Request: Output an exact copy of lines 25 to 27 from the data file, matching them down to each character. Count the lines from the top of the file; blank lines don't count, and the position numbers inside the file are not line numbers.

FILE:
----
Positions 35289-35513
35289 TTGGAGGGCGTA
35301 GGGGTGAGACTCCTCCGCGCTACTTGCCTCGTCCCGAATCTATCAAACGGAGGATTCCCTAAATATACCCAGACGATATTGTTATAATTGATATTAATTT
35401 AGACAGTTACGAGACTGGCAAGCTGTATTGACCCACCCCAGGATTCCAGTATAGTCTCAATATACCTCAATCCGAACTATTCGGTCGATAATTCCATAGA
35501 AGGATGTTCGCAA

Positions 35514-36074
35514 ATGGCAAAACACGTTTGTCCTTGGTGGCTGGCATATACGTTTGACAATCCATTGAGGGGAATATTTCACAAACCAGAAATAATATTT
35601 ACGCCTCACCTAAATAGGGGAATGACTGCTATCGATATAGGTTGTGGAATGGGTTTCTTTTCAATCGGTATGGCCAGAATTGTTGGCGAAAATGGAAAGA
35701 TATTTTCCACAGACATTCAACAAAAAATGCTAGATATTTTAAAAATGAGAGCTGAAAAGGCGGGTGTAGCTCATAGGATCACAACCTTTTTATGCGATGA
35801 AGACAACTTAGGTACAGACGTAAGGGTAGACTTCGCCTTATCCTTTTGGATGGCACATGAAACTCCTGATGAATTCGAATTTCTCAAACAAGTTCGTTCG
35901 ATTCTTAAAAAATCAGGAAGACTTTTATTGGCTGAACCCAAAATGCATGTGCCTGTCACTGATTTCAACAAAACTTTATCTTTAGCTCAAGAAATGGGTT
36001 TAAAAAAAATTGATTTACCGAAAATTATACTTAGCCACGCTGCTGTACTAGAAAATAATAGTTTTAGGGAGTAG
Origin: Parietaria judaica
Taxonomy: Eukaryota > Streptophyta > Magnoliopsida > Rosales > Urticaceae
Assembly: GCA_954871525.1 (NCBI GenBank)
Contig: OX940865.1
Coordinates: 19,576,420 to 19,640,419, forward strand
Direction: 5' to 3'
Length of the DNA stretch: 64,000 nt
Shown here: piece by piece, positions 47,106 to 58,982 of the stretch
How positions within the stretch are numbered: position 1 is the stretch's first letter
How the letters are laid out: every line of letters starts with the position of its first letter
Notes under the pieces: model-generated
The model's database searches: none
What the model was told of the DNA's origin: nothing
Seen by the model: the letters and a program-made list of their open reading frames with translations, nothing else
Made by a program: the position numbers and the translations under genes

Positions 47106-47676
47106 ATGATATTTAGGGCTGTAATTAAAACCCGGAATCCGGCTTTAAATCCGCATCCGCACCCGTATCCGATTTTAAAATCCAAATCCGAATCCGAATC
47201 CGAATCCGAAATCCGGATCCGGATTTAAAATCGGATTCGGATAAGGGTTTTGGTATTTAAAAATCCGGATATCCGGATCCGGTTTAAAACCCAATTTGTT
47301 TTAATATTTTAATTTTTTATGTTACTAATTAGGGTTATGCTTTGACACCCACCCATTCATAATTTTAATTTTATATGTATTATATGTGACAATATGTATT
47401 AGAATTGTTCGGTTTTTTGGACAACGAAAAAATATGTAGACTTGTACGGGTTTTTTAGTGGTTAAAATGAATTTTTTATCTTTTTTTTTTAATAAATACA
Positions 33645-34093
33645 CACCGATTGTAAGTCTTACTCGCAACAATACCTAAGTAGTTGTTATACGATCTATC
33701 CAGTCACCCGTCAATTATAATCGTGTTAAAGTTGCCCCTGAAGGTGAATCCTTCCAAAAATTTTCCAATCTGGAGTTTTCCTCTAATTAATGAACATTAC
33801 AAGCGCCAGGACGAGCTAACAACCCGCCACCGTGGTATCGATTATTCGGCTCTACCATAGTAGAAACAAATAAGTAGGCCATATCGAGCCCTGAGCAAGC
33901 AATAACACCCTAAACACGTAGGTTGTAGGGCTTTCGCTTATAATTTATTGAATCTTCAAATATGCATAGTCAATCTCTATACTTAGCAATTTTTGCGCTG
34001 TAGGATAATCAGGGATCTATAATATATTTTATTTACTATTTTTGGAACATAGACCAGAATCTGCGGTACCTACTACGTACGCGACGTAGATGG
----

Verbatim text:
What the model was told of the DNA's origin: nothing
Seen by the model: the letters and a program-made list of their open reading frames with translations, nothing else
Made by a program: the position numbers and the translations under genes